Exhibition title: Sveta Grigorjeva

Graphic design: Kersti Heile

The exhibition is supported by A. Le Coq.

Posted by Pire Sova — Permalink

18.10.2019 — 20.10.2019

Circular economy hackathon tackles sustainability issues

SAVE THE DATE! Join us at the Circular Economy Hackathon happening from 18th to 20th of October at Mektory – the biggest Innovation Center in Estonia.

You will have an amazing opportunity to meet fellow changemakers, solve real-life sustainability challenges and win awesome prizes! All this under the guidance of best mentors & experts. As a bonus, you will hear inspiring stories from Reet Aus, Mihkel Tamm (Pillirookõrs) and Kristo Elias. Read more about the event and register now – we have a limited amount of seats!

At the end of the hackathon, an international jury will select 10 ideas that can participate in the growth and scaling workshops in Finland and Riga, and an accelerator boot camp in Estonia (organized by Tehnopol).

WHAT YOU’LL GET FROM PARTICIPATING?
– You will meet fellow changemakers and inspiring people who might become your life-long friends or future business partners.
– Circular economy is the future of sustainable business. You’ll learn everything you need to get ahead in this field and actually solve real- life sustainability challenges.
– You will work, eat and sleep in the creative spaces of Mektory – the biggest innovation center in Estonia. Check out the one and only 270 degree Videal Screen hall and our new Innovation HUB.

HOW TO PARTICIPATE?
Don’t worry if you’re not a tech wizard or a circularity expert. Innovation emerges at the crossroads of disciplines. Secure your spot HERE – we have a limited amount of seats!

Also, a circular economy pre-event is coming. Follow the EVENT or our Facebook page MEKTORY and stay tuned!

NB! The hackathon will be held in English. More information: kaisa.hansen@taltech.ee

The project is supported by the European Regional Development Fund (Central Baltic Interreg Program 2014-2020).

Posted by Kunstiakadeemia — Permalink

Circular economy hackathon tackles sustainability issues

Friday 18 October, 2019 — Sunday 20 October, 2019

SAVE THE DATE! Join us at the Circular Economy Hackathon happening from 18th to 20th of October at Mektory – the biggest Innovation Center in Estonia.

You will have an amazing opportunity to meet fellow changemakers, solve real-life sustainability challenges and win awesome prizes! All this under the guidance of best mentors & experts. As a bonus, you will hear inspiring stories from Reet Aus, Mihkel Tamm (Pillirookõrs) and Kristo Elias. Read more about the event and register now – we have a limited amount of seats!

At the end of the hackathon, an international jury will select 10 ideas that can participate in the growth and scaling workshops in Finland and Riga, and an accelerator boot camp in Estonia (organized by Tehnopol).

WHAT YOU’LL GET FROM PARTICIPATING?
– You will meet fellow changemakers and inspiring people who might become your life-long friends or future business partners.
– Circular economy is the future of sustainable business. You’ll learn everything you need to get ahead in this field and actually solve real- life sustainability challenges.
– You will work, eat and sleep in the creative spaces of Mektory – the biggest innovation center in Estonia. Check out the one and only 270 degree Videal Screen hall and our new Innovation HUB.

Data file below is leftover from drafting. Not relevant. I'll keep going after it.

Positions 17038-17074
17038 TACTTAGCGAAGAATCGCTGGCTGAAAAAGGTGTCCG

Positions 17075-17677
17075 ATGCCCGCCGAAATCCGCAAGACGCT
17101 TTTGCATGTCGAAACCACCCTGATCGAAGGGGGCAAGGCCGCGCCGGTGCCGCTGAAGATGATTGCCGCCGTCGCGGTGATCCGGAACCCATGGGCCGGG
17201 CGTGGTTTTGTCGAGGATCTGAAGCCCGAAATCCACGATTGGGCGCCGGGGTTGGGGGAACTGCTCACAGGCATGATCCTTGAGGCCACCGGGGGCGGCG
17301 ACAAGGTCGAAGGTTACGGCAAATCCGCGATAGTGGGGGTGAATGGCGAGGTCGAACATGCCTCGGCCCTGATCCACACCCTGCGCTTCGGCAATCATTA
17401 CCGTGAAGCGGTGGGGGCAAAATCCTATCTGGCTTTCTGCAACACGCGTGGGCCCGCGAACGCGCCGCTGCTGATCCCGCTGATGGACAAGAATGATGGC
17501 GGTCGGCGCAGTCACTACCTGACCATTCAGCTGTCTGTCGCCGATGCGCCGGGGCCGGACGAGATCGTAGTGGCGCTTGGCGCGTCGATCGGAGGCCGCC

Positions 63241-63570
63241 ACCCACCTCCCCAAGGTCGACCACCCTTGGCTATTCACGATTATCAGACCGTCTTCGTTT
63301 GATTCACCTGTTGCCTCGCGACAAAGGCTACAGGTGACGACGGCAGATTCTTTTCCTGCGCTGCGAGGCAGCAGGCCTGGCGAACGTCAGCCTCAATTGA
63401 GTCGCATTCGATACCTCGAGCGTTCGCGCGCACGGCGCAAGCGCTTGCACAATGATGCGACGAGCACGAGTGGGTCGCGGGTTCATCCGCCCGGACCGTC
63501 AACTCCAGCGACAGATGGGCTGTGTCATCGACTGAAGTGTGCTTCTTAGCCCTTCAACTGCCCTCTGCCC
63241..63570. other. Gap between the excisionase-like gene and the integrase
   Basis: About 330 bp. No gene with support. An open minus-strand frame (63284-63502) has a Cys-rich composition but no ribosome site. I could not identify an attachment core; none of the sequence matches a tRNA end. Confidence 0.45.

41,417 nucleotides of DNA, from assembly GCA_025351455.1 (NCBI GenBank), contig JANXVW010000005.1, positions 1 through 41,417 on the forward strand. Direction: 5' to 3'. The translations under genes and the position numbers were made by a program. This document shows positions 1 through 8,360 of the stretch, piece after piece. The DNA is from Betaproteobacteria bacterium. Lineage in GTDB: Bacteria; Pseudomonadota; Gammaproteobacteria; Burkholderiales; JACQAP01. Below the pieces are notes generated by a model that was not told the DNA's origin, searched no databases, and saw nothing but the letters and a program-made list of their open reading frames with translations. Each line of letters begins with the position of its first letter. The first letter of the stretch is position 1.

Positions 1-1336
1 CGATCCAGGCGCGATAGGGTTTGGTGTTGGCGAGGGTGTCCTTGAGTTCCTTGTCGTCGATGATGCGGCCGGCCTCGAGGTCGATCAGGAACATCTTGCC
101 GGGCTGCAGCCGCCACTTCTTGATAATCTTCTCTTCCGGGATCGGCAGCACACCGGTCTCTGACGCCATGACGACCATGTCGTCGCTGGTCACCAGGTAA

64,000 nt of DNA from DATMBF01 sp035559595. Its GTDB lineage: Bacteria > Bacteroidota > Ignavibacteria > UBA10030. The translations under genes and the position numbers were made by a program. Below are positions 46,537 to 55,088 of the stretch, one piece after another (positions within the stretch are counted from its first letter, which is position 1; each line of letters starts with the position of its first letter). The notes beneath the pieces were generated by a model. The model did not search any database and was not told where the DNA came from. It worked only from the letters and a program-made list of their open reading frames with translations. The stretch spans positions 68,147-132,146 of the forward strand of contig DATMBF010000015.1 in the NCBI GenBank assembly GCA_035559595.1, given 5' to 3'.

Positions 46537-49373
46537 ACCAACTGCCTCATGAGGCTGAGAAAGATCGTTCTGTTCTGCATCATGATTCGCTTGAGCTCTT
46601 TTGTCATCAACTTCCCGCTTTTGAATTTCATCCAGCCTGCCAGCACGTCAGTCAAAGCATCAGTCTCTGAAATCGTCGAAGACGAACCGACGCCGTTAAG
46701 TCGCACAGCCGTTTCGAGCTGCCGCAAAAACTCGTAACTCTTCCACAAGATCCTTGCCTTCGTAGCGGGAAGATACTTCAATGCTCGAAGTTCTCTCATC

HOW TO PARTICIPATE?
Don’t worry if you’re not a tech wizard or a circularity expert. Innovation emerges at the crossroads of disciplines. Secure your spot HERE – we have a limited amount of seats!

Also, a circular economy pre-event is coming. Follow the EVENT or our Facebook page MEKTORY and stay tuned!

NB! The hackathon will be held in English. More information: kaisa.hansen@taltech.ee

The project is supported by the European Regional Development Fund (Central Baltic Interreg Program 2014-2020).

Posted by Kunstiakadeemia — Permalink

09.09.2019 — 12.09.2019

PhD seminars HOW TO THEORIZE ART TODAY?

Date: September 9-12 / 5 pm–8 pm

Venue: Estonian Academy of Arts, Põhja pst 7, room A301

Lecturer: Ewa Domanska

This series of seminars is based on the assumption that today art can offer the historian (as well as anthropologists, archaeologists, literary scholar, etc.) theoretical inspiration, and even an epistemological paradigm and a research program of knowledge building. Interesting cognitive models, research categories, and representations of reality can be derived from the analysis of works of art. Following Susan Sontag’s statement that “each work of art gives us a form or paradigm or model of knowing something, an epistemology,” I would claim that analysis of various types of art objects, performances and activities might help us to build an inclusive knowledge of the past.  Such knowledge would be more appropriate for the planetary condition than offered, for example, by history understood as a specific approach to the past that emerged within the Greco-Judeo-Christian tradition and carries a stigma as a colonial enterprise. Thus art participates in the struggle for the epistemic justice, commenting on the problem of “epistemological dependency” of non-western scholars, and criticizing Western cognitive (artistic) imperialism. It is an important force in the development of an emergent paradigm that is post-anthropocentric, post-Western, post-secular and post-global (planetary/ cosmic).

Contemporary art is a great laboratory for the testing of various kinds of future. If indeed there is a need for realistic, responsible (local or micro) utopias in the world today, they might be developed with the help of various ways of knowing (the world). This would include not only humanities, social sciences as well as life sciences and Earth Sciences (“radical interdisciplinarity”) – which is to say, Western type of knowledge, but also include indigenous ways of knowing. The question arises as to whether the historian and the artist can offer a more positive (affirmative) scenario of the future?